Sacroiliac Joints

Sacroiliac Joint (SIJ) Pain

The large pair of joints that sit between the base of the spine (sacrum) and ilium bone (wing of the pelvis), called the sacroiliac joints (SIJ), can be a source of low back, buttock and leg pain. You can also get symptoms such as pins and needles and numbness referred from these joints into the leg. It can be difficult to pinpoint pain or other symptoms referred from the joint as, unlike the nerves in the back that cause Sciatica, the symptoms do not follow a specific distribution pattern. SIJ pain or dysfunction, can also be similar to symptoms from the back joints or hip joints, so it can be difficult to diagnose.


Illustration provided by Joanna Culley

Women are more likely than men to get SIJ pain. The SIJ’s can be a source of pain for a number of reasons.

Trauma: such as through normal childbirth, or a traction or compression type injury; for example, with a road traffic accident or fall.

Degenerative changes: which can be age related, or sometimes linked to more load through the SIJ, such as when the low back joints have been fused.

Inflammatory conditions: that can sometimes affect the joints in the spine, called spondyloarthropathies. These include conditions such as Psoriatic Arthritis and Ankylosing Spondylitis. Less commonly other inflammatory conditions such as Crohn’s Disease and Ulcerative Colitis can also be linked to spondyloarthropathy.

At New Hall our spinal specialist team commonly assess and treat SIJ pain and dysfunction and are experienced in recognising symptoms. There are a specific set of tests that can be done to assess the SIJ and after taking a careful medical history there are often clues that will raise suspicion that the SIJ might be responsible for symptoms.

Early pain relief is essential as sacroiliac joint dysfunction can be very painful. It is common for function to be limited and for sleep to be restricted, particularly when trying to turn over in bed. Most pain medications reduce symptoms, but do not eliminate them entirely. If you have some pain relief the evidence suggests you move better, sleep better and therefore recover more quickly. Talk to your GP about a suitable prescription based on your other medical history. The National Institute for Clinical excellence (NICE) recommend anti-inflammatories for sacroiliac pain. It There are other pain relieving drugs that your GP can prescribe if anti-inflammatories are not suitable or do not give sufficient symptom control for you.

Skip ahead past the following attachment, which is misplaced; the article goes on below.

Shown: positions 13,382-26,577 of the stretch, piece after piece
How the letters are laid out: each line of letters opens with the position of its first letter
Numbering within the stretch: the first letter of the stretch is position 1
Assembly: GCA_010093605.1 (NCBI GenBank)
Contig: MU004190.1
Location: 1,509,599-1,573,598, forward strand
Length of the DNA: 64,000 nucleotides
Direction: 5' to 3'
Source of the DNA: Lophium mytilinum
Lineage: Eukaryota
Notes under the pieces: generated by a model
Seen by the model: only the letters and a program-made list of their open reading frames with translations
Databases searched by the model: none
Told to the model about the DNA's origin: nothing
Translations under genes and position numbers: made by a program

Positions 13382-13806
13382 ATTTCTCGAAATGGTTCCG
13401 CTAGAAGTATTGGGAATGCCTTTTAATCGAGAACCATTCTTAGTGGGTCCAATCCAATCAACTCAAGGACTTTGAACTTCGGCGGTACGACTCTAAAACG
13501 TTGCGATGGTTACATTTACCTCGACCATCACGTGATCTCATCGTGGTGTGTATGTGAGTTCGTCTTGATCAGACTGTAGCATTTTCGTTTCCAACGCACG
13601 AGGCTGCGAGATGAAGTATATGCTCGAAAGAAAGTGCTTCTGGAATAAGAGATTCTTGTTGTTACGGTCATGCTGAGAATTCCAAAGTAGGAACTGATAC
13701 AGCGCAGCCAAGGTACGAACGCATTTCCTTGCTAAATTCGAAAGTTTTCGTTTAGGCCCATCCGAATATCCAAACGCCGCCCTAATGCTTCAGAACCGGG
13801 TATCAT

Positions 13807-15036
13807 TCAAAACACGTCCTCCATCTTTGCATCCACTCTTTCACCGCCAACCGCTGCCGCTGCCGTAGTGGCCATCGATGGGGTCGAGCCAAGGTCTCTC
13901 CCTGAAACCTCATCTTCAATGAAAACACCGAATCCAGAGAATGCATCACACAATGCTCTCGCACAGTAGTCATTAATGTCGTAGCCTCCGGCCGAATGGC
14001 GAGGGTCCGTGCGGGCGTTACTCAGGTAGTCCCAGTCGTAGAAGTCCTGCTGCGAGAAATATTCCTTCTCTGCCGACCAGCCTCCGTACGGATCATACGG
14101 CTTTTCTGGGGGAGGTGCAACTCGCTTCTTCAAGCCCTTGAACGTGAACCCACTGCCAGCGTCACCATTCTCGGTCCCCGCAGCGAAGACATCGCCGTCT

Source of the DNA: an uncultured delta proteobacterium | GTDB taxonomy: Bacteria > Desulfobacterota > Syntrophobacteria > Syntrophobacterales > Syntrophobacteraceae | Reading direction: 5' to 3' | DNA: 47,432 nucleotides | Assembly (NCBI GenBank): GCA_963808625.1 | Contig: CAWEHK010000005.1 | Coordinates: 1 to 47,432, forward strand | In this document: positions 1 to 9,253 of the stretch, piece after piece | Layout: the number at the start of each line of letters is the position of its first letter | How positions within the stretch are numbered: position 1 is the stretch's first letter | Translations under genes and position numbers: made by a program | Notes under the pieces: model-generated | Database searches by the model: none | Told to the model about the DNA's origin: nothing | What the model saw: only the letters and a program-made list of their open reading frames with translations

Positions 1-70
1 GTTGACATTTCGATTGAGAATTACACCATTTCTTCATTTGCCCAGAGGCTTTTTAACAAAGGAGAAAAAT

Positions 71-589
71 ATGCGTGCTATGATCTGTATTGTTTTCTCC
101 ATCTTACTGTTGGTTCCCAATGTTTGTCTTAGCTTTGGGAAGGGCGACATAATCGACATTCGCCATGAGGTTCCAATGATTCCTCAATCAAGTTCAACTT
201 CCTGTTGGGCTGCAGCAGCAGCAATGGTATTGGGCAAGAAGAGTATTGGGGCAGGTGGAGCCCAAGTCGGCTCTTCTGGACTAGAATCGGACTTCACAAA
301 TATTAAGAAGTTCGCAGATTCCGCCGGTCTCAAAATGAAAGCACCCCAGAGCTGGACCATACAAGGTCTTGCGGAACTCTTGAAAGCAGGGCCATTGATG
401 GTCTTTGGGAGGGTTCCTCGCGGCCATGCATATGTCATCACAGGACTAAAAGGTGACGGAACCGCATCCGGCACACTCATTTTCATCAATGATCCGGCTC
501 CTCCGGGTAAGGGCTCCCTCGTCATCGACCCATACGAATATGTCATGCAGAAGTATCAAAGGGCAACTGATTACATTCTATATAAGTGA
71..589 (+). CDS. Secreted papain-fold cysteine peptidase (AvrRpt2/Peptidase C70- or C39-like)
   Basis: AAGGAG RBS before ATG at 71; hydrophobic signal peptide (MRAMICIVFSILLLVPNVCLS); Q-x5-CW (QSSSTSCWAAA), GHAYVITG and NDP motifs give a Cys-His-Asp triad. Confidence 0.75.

Manual therapy, particularly manipulation, has been shown to help people recover from sacroiliac joint (SIJ) pain and dysfunction. At New Hall Hospital we have a Physiotherapy department and offer rapid access clinics. By knowing the right way to exercise and manage flare ups of pain you are more likely to be able to manage any episodes if they occur. If you are physically fit then you are less likely to suffer with recurrent episodes.

Blood tests can be helpful to explore whether there may be an underlying inflammatory condition causing SIJ pain. Raised inflammatory markers or a specific test for a gene called HLAB27 can raise suspicion for inflammatory conditions that affect spinal joints, however these findings can be found in people without symptoms, so have to be carefully considered alongside other symptoms and tests. If an underlying inflammatory or autoimmune condition is suspected following blood tests that you have not already had diagnosed, then a referral can be made from New Hall to a Rheumatologist, who specialises in the medical management of these conditions.